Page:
Established event and entertainment venues in the city are facing competition in East Winston.
The Enterprise Conference & Banquet Center on South Martin Luther King Jr. Drive is quickly becoming a preferred venue for churches, organizations and conferences. National Black Theatre Festival Executive Producer Sylvia Sprinkle-Hamlin has already hosted two events at the newly renovated facility – an appreciation breakfast for NBTF volunteer coordinators and a fundraiser banquet for her church, St. Stephen’s Episcopal.
“I’ve been recommending the location to a lot of other people, because it’s really great,” said Sprinkle-Hamlin, who also serves as director of the Forsyth County Public Library system. “Usually, it’s hard to find a facility in the east side of town, so I was interested to come and tour it, and I was really impressed. They have really good customer service.”
After patronizing traditional event venues downtown for years, Sprinkle-Hamlin said she is thrilled to be able to support a business in the black community and still create the high-caliber events she is known for.
“The Marriott is nice, but just to do something in your own community and to support that organization I think is very important,” she said. “…I support the community because the community has supported us over the years, so it’s my way of giving back in any way I can.”
The Conference & Banquet Center, which officially opened in October, occupies space in the old Boys & Girls Club facility, which is anchored by the Simon Green Atkins Community Development Corporation. The 4,700-plus square-foot facility boasts all the comforts of an established event center, with a focus on “community hospitality” that Event Manager Patricia Degraffinreaidt says is unmatched.
“This facility offers everything that you can get at a convention center or a Marriott,” she remarked. “…We have what it takes to give any company, any church anything that they would want to have here. We have the ability, the expertise, we have the professional staff.”
The CDC, which is affiliated with Winston-Salem State University, oversees the Conference & Banquet Center’s operations, which is one of the many benefits that set it apart from a traditional venue, Davis said.
“The proceeds all come back into the CDC’s budget, and we are a nonprofit community development organization, so all the proceeds a going right back into the community,” Executive Director Carol Davis noted.
The community mindedness of the CDC was part of what inspired the Winston-Salem Foundation’s Michael Clements to bring the Black Philanthropy Initiative’s annual fundraiser event to the Center on Oct. 3. The Foundation is a longtime financial supporter of Simon Green Atkins and a handful of other CDCs in the community, Clements explained.
“We thought it would be a good idea to use a facility that we actually supported and we were very pleased with the organization,” he said. “…It’s demonstrating the Foundation and Black Philanthropy’s priority of making sure we give back to the community. Going back into the community says something about the work that we’re trying to do.”
Clements, who serves as vice president of Community Investment for the Foundation, said he is already making plans to bring the event back there next year.
“It’s a beautiful location,” he declared. “I wish we could get more and more people of our total community to look at these venues.”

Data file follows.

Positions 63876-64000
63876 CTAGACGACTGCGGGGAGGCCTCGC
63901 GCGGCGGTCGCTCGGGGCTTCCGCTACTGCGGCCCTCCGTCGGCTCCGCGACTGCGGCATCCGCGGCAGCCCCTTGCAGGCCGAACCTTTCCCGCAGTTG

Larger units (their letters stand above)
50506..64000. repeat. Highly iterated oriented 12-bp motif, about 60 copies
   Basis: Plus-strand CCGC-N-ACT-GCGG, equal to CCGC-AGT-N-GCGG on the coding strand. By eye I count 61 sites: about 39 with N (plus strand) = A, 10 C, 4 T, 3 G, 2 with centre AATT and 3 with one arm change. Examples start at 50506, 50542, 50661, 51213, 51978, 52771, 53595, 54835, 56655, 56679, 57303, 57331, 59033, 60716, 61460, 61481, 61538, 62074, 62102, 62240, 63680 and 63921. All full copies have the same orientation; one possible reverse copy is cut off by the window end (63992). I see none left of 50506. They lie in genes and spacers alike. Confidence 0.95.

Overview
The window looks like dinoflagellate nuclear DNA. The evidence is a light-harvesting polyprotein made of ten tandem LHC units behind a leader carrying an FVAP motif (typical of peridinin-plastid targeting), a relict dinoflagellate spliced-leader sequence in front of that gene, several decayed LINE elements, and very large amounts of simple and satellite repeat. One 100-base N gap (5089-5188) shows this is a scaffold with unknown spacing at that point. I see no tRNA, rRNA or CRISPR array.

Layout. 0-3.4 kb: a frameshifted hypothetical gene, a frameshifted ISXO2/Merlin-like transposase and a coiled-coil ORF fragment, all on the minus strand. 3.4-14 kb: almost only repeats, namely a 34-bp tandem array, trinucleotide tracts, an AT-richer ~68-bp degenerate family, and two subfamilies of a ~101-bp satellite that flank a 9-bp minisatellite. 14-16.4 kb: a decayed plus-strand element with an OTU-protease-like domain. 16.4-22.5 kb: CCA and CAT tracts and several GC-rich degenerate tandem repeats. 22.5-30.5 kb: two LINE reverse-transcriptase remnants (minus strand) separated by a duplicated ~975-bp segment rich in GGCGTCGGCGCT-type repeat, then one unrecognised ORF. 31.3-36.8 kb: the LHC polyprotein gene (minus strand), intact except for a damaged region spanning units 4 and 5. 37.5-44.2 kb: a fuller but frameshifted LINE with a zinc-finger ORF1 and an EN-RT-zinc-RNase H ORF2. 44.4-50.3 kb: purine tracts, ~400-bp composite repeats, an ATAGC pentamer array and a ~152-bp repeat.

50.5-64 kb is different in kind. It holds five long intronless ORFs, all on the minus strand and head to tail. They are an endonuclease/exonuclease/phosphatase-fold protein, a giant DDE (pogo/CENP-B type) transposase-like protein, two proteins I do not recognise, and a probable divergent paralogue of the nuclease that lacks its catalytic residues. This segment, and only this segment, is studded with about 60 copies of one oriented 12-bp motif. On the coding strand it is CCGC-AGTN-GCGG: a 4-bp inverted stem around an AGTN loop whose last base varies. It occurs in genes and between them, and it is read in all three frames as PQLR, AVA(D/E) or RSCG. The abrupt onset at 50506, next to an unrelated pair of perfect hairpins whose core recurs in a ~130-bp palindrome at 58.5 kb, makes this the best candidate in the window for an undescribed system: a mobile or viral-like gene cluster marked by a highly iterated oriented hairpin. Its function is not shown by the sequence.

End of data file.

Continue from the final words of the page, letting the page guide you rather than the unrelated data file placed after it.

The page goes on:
Initially, CDC leadership had envisioned the Center as a community gathering place, but it has exceeded their expectations, becoming an event venue that area residents are increasingly looking to as their destination of choice.
“I was pleasantly surprised that things have taken off like they have,” Davis remarked. “The community has really embraced it.”
Like the CDC, the Conference & Banquet Center has served as an economic driver. It is currently home to roughly five part time employees, and regularly utilizes the services of local chefs and caterers, helping them to gain name recognition and exposure in the broader community, Davis said. Brooklyn native Chris Screen credits The Enterprise Center with helping to launch his company, Indatainment Media Consultants. Screen, who left his job as a multimedia specialist at Winston-Salem State University to step out on his own, was among the first tenants in the CDC’s small business incubator.
“I wouldn’t have quit my day job if I didn’t have The Enterprise Center. I was just doing it for the extra money,” admitted Screen, whose products range from event videography to television commercials and independent films. “…I wasn’t taking it seriously. The Enterprise Center made me serious.”
Since the Conference & Banquet Center opened, Screen has had the chance to put his talents on full display, managing the audio/visual elements for Conference Center exhibitors and patrons, a gig that has already begun to land him clients outside the Center, Screen said.
“All of my contacts come from The Enterprise Center,” he revealed. “I get to meet a whole lot of people through a vast number of programs here.”
“We think there’s a good sense of pride in the community about what’s going on, the investment and the positive activity that’s going on,” she said. “I think the neighborhood takes pride in that.”
Degraffinreaidt believes the best is still to come for the Conference & Banquet Center, and the people it serves.
“I think the real impact is yet to be seen,” she said. “It’s like we’re on the tip right now. I just feel that there’s so much that’s about to happen right here with this Southeast community, positive things that are yet to be seen.”
For more information about The Enterprise Conference & Banquet Center, contact Patricia Degraffinreaidt at firstname.lastname@example.org or (336) 734-6916. For more information about Indatainment Media Consultants, visit www.indatainment.com or call 336-734-6920.